Objective: To determine the effect of myofascial release techniques on pain symptoms, postural stability and physical function in fibromyalgia syndrome.
Design: A randomized, placebo-controlled trial was undertaken.
Subjects: Eighty-six patients with fibromyalgia syndrome were randomly assigned to an experimental group and a placebo group.
Interventions: Patients received treatments for 20 weeks. The experimental group underwent 10 myofascial release modalities and the placebo group received sham short-wave and ultrasound electrotherapy.
Main measures: Outcome variables were number of tender points, pain, postural stability, physical function, clinical severity and global clinical assessment of improvement. Outcome measures were assessed before and immediately after, at six months and one year after the last session of the corresponding intervention.
Results: After 20 weeks of myofascial therapy, the experimental group showed a significant improvement (P < 0.05) in painful tender points, McGill Pain Score (20.6 ± 6.3, P < 0.032), physical function (56.10 ± 17.3, P < 0.029), and clinical severity (5.08 ± 1.03, P < 0.039). At six months post intervention, the experimental group had a significantly lower mean number of painful points, pain score (8.25 ± 1.13, P < 0.048), physical function (58.60 ± 16.30, P < 0.049) and clinical severity (5.28 ± 0.97, P < 0.043). At one year post intervention, the only significant improvements were in painful points at second left rib and left gluteal muscle, affective dimension, number of days feeling good and clinical severity.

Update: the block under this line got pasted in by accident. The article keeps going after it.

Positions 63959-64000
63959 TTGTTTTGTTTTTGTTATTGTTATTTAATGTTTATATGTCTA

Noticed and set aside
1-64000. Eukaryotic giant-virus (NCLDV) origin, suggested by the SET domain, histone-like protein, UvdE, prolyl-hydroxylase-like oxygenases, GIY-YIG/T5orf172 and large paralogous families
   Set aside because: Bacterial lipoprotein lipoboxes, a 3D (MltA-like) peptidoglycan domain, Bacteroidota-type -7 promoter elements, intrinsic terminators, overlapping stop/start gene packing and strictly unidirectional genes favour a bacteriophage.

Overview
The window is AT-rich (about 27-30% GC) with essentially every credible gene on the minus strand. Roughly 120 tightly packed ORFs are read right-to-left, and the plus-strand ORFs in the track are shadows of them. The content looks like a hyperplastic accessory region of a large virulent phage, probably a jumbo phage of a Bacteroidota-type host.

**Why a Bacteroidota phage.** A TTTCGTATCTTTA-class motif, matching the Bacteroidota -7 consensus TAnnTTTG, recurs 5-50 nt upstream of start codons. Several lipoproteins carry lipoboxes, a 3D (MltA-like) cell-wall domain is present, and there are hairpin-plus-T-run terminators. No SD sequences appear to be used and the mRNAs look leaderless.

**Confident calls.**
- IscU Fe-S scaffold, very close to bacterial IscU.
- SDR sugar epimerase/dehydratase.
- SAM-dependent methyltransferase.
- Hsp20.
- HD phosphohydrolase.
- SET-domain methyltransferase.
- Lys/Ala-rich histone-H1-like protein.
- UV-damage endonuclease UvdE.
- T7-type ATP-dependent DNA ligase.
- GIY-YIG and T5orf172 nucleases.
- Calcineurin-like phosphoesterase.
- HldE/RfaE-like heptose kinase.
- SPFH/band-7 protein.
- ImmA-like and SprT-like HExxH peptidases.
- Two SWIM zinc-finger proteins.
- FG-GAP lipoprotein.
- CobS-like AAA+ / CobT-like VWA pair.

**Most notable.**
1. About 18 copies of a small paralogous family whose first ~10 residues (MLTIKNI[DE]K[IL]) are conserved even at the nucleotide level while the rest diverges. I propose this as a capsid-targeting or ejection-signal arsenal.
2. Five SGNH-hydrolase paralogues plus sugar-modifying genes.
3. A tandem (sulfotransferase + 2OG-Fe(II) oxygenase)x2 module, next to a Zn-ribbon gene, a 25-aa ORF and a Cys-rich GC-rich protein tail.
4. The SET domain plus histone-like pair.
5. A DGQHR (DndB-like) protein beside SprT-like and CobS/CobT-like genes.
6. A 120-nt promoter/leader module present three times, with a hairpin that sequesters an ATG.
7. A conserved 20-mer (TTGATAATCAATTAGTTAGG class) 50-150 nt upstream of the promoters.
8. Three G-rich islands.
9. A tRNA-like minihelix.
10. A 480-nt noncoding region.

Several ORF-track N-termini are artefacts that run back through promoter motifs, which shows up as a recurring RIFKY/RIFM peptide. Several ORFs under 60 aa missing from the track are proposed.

Conclusion: The results suggest that myofascial release techniques can be a complementary therapy for pain symptoms, physical function and clinical severity but do not improve postural stability in patients with fibromyalgia syndrome.